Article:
Wishful thinking  

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Train wreck at Montparnasse (October 22, 1895) by Studio Lévy and Sons.
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Train wreck at Montparnasse (October 22, 1895) by Studio Lévy and Sons.

Wishful thinking is the formation of beliefs and making decisions according to what might be pleasing to imagine instead of by appealing to evidence, rationality, or reality. Studies have consistently shown that holding all else equal, subjects will predict positive outcomes to be more likely than negative outcomes (see valence effect).

On the other hand, some psychologists believe that positive thinking is able to positively influence behavior and so bring about better results. They call it "Pygmalion effect".

Christopher Booker described wishful thinking in terms of

“the fantasy cycle” ... a pattern that recurs in personal lives, in politics, in history – and in storytelling. When we embark on a course of action which is unconsciously driven by wishful thinking, all may seem to go well for a time, in what may be called the “dream stage”. But because this make-believe can never be reconciled with reality, it leads to a “frustration stage” as things start to go wrong, prompting a more determined effort to keep the fantasy in being. As reality presses in, it leads to a “nightmare stage” as everything goes wrong, culminating in an “explosion into reality”, when the fantasy finally falls apart.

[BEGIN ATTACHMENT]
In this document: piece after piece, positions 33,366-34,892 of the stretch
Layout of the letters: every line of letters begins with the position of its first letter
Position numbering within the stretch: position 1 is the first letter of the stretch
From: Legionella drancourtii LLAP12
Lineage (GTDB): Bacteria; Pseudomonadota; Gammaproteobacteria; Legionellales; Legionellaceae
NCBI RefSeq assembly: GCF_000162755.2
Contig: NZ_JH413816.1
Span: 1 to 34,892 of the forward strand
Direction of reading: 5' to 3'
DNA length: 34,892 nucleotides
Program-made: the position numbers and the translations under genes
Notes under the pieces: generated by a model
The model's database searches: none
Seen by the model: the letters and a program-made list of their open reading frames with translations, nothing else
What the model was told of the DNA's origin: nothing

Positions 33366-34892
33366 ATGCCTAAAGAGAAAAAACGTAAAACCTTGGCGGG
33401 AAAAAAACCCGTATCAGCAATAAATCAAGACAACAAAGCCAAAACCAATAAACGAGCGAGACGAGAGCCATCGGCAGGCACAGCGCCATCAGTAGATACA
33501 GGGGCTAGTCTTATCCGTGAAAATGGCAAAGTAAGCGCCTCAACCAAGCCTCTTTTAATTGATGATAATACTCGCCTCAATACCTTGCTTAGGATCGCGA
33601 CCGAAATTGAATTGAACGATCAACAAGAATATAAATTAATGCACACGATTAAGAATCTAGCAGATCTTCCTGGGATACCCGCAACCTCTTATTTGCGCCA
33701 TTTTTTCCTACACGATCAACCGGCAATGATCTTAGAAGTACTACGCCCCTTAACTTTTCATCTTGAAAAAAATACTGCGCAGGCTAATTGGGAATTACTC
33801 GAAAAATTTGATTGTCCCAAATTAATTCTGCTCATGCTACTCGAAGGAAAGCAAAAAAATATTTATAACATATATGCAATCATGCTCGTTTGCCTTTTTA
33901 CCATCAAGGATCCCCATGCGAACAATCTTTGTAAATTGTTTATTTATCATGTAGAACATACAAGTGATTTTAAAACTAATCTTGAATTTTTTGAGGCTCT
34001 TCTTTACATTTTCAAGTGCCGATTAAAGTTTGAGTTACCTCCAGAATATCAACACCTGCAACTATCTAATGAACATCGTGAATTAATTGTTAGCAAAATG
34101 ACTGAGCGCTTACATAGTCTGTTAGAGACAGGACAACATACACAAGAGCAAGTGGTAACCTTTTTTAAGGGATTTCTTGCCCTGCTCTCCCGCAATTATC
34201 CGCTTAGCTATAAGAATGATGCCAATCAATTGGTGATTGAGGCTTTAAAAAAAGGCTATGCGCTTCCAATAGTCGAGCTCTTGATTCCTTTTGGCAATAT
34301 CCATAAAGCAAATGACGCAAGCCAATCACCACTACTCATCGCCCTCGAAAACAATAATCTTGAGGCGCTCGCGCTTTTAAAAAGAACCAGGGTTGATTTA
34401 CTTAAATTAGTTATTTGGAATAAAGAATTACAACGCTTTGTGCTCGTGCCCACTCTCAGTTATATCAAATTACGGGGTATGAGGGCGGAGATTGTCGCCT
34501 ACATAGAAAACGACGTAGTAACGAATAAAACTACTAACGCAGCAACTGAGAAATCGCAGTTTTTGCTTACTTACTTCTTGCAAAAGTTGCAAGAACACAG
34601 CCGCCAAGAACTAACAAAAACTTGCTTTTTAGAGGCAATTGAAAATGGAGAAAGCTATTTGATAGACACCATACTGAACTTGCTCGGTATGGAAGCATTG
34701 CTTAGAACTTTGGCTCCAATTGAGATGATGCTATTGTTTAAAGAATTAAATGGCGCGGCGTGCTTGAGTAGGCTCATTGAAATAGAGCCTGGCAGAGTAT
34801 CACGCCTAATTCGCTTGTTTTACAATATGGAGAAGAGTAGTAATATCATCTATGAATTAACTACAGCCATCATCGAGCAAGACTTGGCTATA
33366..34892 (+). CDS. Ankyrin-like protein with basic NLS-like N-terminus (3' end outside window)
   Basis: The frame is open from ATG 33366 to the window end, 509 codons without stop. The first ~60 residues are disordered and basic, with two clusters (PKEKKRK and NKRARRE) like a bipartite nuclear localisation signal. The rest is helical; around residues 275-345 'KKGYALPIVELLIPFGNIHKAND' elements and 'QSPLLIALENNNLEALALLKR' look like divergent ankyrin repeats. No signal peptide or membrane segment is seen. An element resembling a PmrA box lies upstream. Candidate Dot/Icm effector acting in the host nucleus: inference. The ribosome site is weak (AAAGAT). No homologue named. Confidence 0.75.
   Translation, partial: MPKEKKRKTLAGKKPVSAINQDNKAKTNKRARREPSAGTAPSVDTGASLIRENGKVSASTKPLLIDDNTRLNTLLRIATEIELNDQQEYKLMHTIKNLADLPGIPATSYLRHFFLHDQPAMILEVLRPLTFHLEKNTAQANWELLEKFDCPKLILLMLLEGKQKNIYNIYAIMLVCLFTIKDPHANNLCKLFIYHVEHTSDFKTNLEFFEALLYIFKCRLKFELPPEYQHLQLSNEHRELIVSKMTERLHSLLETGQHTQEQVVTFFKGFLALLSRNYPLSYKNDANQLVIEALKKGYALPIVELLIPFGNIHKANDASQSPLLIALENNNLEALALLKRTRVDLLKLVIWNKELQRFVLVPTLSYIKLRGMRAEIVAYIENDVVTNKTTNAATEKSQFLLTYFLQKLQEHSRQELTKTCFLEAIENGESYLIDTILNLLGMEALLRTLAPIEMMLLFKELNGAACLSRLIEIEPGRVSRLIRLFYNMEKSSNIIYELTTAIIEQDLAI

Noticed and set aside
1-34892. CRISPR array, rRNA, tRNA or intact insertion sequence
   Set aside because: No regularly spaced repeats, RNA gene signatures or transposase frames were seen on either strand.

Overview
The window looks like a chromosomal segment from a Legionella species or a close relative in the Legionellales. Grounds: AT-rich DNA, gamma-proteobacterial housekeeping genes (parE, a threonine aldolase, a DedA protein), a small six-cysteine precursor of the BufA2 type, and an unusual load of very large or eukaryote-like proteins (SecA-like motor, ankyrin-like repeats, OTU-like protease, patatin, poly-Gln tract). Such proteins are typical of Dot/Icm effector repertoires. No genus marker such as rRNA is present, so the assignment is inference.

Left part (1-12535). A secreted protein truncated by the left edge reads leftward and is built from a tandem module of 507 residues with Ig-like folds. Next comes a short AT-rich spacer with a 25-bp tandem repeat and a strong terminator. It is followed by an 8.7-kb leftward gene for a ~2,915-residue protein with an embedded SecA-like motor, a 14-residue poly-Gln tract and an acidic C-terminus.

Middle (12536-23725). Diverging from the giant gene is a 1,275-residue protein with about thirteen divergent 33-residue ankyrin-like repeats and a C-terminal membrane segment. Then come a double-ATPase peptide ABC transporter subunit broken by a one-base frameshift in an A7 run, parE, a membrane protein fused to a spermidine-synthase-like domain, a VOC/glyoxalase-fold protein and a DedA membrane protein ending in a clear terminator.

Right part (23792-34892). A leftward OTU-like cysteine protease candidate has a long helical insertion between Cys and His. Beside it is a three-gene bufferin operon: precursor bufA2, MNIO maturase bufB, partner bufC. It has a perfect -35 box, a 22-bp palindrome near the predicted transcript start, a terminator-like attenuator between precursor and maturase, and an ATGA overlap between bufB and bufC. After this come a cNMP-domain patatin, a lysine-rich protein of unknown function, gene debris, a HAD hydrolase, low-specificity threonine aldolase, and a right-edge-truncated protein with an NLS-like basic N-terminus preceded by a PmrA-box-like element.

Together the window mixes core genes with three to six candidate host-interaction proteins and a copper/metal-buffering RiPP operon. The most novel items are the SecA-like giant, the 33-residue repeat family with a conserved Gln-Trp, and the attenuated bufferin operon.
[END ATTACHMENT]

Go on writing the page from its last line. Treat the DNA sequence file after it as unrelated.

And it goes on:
Contents

Notable examples

Prominent examples of wishful thinking include:

As a fallacy

In addition to being a cognitive bias and a poor way of making decisions, wishful thinking is commonly held to be a specific informal fallacy in an argument when it is assumed that because we wish something to be true or false, it is actually true or false. This fallacy has the form "I wish that P is true/false, therefore P is true/false." Wishful thinking, if this were true, would rely upon appeals to emotion, and would also be a red herring.

Wishful thinking may cause blindness to unintended consequences.

Reverse wishful thinking

Reverse wishful thinking is where someone assumes that because something is bad it is likely to happen. This may be to fulfill a prediction made by the speaker or because they are generally pessimistic.

See also





Unless indicated otherwise, the text in this article is either based on Wikipedia article "Wishful thinking" or another language Wikipedia page thereof used under the terms of the GNU Free Documentation License; or on original research by Jahsonic and friends. See Art and Popular Culture's copyright notice.

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